15 Hawthorn Tree Types: Crataegus Myths, Facts & Growing Guide

Kim Williamson, Author 8 Billion TreesWritten by Kim Williamson

Forestry, Trees and Tree Planting | February 26, 2024

Close up image of a hawthorn tree flower group with white flowers and pink dots illustrating various types of hawthorn tree (crataegus) species.

Hawthorn Trees are easily recognizable by their red, berry-like fruit, white, malodorous flowers, and thorny bark, but it is especially difficult to distinguish one Hawthorn species from another.

These trees have been planted in hedgerows for hundreds of years, but their cultural significance dates back much further.

This article explores the facts and myths surrounding Hawthorn Trees, examines 15 of the most prominent Hawthorn Tree species, and offers a complete growing guide so that you can start your own Hawthorn tree tradition.

Hawthorn Tree Facts

When people refer to Hawthorn Trees, they are usually talking about the genus, Crataegus, which is composed of hundreds of species of flowering shrubs and small trees. Hawthorns are abundant with representatives worldwide.

They grow in a wide range of environments, tolerating rural and urban landscapes equally well. Although these trees are extremely common, their historical significance is anything but.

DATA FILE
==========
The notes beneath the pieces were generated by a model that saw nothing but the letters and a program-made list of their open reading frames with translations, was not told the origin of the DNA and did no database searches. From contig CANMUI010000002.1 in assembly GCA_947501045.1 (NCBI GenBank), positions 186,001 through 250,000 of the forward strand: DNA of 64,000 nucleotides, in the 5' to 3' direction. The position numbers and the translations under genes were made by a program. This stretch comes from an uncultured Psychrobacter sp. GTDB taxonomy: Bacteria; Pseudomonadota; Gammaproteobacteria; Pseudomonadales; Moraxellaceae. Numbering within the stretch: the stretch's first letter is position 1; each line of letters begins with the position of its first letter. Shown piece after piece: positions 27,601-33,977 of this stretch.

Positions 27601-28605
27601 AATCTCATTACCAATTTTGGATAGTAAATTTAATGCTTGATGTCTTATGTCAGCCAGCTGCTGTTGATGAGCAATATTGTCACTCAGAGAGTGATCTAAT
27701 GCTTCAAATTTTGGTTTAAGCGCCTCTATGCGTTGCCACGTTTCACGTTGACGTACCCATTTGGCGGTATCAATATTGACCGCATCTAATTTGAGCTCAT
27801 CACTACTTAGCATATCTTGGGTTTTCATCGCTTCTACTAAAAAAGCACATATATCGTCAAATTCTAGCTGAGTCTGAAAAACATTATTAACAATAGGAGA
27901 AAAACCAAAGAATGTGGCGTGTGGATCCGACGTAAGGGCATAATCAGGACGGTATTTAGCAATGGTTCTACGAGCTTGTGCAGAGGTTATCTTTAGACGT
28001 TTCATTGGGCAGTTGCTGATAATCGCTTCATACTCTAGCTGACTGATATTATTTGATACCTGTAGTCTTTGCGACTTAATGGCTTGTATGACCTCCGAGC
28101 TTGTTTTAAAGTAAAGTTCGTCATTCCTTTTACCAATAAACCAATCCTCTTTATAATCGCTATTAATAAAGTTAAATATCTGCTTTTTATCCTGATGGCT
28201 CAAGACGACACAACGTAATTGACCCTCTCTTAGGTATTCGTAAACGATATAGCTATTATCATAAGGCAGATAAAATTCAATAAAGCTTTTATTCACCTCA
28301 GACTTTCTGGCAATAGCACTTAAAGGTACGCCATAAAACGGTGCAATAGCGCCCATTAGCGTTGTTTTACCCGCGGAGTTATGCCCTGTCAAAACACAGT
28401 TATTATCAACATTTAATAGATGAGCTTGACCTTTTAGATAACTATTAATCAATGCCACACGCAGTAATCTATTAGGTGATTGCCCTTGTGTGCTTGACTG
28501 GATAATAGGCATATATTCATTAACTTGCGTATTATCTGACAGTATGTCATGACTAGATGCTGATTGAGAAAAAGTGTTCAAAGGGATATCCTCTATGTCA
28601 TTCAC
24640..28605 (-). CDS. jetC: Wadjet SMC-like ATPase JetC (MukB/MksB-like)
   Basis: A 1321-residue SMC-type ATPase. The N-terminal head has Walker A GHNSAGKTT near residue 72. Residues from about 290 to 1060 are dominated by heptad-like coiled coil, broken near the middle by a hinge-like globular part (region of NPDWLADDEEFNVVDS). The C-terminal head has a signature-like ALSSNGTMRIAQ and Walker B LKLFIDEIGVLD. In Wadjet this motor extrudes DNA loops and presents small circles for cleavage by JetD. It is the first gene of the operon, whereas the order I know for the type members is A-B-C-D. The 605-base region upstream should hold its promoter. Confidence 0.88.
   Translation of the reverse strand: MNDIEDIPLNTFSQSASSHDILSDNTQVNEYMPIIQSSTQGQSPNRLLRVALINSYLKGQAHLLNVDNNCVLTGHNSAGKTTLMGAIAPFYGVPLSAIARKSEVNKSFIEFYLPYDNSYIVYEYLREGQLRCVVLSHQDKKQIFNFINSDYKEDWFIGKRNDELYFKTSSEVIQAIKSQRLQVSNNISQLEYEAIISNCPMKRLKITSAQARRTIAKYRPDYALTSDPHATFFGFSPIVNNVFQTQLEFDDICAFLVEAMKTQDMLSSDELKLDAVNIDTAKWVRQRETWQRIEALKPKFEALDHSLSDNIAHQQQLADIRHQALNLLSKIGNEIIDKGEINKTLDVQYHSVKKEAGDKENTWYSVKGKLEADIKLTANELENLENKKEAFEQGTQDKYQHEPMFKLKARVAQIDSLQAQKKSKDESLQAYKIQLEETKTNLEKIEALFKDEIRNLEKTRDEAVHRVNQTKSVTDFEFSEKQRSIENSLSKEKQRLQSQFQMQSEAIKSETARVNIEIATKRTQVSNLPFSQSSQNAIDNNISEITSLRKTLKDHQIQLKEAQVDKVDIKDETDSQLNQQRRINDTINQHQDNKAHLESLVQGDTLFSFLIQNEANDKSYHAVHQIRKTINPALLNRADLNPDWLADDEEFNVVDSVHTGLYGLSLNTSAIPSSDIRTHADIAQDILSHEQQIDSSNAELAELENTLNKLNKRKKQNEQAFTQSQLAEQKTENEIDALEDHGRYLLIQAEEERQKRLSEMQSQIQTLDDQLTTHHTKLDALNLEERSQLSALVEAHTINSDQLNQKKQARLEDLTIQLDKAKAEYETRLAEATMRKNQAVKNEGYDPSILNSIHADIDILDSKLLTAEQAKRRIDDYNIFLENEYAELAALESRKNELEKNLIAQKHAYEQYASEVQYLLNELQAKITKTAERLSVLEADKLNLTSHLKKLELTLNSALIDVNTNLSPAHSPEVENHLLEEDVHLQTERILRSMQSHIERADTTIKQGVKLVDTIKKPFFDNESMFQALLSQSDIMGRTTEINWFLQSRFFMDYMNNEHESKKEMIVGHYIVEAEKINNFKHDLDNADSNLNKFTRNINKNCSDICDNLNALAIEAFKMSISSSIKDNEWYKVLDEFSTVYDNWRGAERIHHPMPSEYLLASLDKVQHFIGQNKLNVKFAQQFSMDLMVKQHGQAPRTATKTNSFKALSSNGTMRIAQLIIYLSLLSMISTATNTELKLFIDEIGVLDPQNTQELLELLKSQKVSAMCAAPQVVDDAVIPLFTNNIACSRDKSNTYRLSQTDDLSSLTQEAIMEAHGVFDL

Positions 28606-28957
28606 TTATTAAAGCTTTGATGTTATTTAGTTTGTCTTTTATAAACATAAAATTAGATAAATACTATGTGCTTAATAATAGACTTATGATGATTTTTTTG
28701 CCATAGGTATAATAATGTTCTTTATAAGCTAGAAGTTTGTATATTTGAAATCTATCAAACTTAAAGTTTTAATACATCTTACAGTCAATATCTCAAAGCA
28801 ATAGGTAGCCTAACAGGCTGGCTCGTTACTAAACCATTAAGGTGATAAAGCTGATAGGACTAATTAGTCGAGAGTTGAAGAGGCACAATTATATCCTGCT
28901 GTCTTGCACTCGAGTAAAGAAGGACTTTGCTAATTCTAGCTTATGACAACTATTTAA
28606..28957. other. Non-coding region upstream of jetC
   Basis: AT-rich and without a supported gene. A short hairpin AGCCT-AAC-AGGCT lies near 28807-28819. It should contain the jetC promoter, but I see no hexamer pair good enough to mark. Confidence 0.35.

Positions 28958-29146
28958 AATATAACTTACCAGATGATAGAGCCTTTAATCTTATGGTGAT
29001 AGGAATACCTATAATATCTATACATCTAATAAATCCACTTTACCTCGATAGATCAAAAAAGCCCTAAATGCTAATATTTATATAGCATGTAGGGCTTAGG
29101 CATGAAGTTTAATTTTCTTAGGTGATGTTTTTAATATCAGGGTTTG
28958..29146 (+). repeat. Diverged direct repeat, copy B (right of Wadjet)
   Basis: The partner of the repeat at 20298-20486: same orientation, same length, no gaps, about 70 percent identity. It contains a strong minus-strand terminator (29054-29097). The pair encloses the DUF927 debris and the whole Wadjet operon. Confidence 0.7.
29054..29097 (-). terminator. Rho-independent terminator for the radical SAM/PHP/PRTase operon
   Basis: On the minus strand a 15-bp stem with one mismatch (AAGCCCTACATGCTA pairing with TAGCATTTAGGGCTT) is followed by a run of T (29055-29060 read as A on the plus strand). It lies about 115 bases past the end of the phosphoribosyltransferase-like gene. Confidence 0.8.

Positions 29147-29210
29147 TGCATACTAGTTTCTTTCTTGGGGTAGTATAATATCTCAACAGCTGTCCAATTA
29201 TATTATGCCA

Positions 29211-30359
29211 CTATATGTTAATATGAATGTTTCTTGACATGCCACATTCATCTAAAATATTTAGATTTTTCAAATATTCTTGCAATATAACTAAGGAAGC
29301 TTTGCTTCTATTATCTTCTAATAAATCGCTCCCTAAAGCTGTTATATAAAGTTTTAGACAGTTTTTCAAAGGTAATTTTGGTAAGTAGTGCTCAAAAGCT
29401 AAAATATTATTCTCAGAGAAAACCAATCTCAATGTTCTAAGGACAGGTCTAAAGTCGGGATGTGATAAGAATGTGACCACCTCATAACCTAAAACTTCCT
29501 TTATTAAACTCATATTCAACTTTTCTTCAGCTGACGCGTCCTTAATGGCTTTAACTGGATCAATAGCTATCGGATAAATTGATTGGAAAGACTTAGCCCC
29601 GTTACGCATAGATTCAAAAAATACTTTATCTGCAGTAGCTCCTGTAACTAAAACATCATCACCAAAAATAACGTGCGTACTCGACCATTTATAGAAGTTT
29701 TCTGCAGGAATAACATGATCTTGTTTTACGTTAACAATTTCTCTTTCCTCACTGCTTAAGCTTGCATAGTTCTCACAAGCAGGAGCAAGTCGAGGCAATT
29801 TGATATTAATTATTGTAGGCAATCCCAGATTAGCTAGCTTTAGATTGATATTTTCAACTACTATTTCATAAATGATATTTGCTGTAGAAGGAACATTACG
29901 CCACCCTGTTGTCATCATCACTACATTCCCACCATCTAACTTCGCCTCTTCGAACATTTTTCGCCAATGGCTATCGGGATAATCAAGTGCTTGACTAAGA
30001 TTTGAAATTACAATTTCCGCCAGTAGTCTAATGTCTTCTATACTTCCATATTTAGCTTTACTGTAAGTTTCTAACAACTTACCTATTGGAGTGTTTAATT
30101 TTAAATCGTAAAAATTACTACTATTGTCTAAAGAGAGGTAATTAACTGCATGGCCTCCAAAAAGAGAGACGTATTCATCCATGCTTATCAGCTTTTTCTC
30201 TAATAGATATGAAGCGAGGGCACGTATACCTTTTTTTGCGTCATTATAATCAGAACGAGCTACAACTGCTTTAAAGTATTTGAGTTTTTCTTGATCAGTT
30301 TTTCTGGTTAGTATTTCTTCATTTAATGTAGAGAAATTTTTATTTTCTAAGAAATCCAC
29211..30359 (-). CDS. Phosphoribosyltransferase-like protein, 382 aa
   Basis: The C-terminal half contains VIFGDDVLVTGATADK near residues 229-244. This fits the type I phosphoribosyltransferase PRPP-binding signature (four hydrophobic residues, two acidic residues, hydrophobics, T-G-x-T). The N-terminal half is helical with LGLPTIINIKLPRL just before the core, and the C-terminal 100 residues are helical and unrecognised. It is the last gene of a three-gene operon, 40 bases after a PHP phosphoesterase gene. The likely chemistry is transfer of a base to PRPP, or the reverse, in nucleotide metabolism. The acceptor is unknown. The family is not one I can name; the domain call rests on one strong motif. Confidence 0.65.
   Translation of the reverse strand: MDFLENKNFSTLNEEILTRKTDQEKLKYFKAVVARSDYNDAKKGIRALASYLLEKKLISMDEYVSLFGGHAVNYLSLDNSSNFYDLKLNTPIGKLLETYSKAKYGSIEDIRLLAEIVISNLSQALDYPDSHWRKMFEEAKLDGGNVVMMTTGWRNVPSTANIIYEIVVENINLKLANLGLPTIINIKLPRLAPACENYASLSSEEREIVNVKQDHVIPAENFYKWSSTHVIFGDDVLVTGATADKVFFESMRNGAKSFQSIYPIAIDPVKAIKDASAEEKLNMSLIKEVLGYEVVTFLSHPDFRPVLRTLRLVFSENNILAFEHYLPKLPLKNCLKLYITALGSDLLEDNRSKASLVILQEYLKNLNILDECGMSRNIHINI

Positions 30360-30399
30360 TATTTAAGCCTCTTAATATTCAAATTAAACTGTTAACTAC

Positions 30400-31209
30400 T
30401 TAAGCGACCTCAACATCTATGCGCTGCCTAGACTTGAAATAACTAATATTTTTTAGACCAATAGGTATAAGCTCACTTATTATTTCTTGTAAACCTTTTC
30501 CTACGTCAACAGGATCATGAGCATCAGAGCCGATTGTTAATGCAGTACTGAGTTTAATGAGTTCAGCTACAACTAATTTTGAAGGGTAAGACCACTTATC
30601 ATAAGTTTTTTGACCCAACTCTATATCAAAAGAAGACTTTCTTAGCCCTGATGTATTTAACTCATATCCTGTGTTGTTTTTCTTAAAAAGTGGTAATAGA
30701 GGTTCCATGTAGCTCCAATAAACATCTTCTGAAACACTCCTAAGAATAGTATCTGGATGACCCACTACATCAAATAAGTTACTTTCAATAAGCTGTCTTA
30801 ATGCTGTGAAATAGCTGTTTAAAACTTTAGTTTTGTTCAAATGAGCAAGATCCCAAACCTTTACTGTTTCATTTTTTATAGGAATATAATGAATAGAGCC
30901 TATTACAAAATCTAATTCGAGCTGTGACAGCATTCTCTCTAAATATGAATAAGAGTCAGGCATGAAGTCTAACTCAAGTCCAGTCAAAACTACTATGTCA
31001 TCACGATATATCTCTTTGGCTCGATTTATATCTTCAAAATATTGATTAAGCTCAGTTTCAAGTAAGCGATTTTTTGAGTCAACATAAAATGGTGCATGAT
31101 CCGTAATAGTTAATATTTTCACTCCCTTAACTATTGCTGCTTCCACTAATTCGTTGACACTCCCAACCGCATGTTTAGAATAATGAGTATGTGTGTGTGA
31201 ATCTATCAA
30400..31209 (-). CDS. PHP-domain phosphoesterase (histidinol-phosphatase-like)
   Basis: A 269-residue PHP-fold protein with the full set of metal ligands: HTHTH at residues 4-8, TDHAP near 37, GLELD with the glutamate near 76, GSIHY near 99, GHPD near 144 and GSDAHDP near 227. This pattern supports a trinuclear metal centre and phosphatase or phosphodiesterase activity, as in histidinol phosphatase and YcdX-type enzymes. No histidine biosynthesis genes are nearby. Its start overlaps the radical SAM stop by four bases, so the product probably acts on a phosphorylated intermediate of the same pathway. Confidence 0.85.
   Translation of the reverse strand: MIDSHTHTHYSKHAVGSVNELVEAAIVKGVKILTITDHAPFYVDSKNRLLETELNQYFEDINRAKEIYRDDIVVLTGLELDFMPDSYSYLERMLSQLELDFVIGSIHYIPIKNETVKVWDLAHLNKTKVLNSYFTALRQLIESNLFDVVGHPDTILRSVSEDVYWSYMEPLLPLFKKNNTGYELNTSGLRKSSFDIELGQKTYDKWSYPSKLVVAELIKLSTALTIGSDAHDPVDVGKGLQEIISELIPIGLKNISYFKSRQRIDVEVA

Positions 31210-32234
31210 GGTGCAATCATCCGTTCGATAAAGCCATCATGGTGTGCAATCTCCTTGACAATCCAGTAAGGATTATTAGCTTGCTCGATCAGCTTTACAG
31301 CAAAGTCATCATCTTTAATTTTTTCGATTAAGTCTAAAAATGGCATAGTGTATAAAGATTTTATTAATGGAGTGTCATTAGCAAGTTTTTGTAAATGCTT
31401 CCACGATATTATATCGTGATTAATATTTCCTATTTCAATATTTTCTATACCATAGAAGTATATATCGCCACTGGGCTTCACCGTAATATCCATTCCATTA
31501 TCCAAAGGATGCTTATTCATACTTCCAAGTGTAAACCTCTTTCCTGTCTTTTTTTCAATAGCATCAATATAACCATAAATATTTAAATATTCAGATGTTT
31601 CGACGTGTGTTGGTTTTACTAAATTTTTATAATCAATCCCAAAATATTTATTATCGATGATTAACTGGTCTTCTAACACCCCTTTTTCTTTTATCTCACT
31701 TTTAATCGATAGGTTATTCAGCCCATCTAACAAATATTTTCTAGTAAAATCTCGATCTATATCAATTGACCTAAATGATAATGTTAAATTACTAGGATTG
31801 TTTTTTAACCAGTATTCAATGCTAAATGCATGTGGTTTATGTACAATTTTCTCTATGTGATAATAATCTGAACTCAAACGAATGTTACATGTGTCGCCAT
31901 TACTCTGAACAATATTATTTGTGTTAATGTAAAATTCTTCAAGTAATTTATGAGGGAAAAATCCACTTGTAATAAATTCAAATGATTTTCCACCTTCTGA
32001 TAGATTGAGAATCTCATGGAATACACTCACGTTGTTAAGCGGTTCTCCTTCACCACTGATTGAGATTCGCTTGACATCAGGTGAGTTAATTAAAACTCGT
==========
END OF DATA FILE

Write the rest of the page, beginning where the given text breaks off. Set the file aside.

Hawthorn Tree in oval frame on green background.
  • Characteristics: Crataegus is a genus composed of hundreds of species of deciduous, flowering shrubs to mid-size trees. Hawthorns are prominent in the northern hemisphere with at least 70 species in eastern North America alone.
  • Order: Rosales
  • Family: Rosaceae
  • Type: Deciduous
  • Leaf: Simple. Alternate. Deeply lobed, sharp-toothed or serrated.
  • Bark: Bark may be smooth or scaly. Sometimes thorny along the trunk and usually thorny on the branches. Thorns may grow up to 5 inches long.
  • Blossoms: Monoecious. Typically white, sometimes pale pink to red. Flowers have 5 petals, 5 blossoms and up to 20 stamens. The small blossoms grow in corymbs. Insect-pollinated. Sulphur smell.
  • Fruit: Small pome resembling a berry, called a “haw.” Pomes hang in drooping clusters. Fruits are often dark red or orange when ripe, containing 1 to 5 seeds, depending on species.
  • Seed: Small, hard-shelled.
  • Growth Rate: Slow to moderate. Less than 2 feet per year.
  • Average Life Span: Several hundred years.
  • Height: 10 to 30 feet on average.
  • Canopy: Dense, wide-spreading canopies often equal to the tree’s height. Rounded, open crown.
  • Native Habitat: Eastern U.S. Flourishes in open areas such as hillsides, roadsides and forest edges.